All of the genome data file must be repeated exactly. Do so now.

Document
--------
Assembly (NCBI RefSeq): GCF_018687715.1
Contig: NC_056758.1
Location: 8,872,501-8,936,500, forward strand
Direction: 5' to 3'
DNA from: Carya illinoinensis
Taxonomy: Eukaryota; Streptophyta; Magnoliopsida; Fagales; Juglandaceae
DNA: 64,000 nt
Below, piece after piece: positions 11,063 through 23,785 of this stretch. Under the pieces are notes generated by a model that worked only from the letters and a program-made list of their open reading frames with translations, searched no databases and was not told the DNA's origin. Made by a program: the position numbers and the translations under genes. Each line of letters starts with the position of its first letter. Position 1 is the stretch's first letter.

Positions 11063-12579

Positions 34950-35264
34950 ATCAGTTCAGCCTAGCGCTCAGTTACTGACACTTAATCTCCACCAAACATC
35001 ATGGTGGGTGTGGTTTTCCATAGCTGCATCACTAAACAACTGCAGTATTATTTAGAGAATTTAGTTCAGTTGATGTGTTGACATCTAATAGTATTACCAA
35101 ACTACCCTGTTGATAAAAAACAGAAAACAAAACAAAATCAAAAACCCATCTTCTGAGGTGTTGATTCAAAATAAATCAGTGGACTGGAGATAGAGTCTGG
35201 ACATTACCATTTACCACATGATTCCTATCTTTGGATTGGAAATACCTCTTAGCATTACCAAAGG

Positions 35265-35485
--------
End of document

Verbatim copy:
Assembly (NCBI RefSeq): GCF_018687715.1
Contig: NC_056758.1
Location: 8,872,501-8,936,500, forward strand
Direction: 5' to 3'
DNA from: Carya illinoinensis
Taxonomy: Eukaryota; Streptophyta; Magnoliopsida; Fagales; Juglandaceae
DNA: 64,000 nt
Below, piece after piece: positions 11,063 through 23,785 of this stretch. Under the pieces are notes generated by a model that worked only from the letters and a program-made list of their open reading frames with translations, searched no databases and was not told the DNA's origin. Made by a program: the position numbers and the translations under genes. Each line of letters starts with the position of its first letter. Position 1 is the stretch's first letter.

Positions 11063-12579

Positions 34950-35264
34950 ATCAGTTCAGCCTAGCGCTCAGTTACTGACACTTAATCTCCACCAAACATC
35001 ATGGTGGGTGTGGTTTTCCATAGCTGCATCACTAAACAACTGCAGTATTATTTAGAGAATTTAGTTCAGTTGATGTGTTGACATCTAATAGTATTACCAA
35101 ACTACCCTGTTGATAAAAAACAGAAAACAAAACAAAATCAAAAACCCATCTTCTGAGGTGTTGATTCAAAATAAATCAGTGGACTGGAGATAGAGTCTGG
35201 ACATTACCATTTACCACATGATTCCTATCTTTGGATTGGAAATACCTCTTAGCATTACCAAAGG

Positions 35265-35485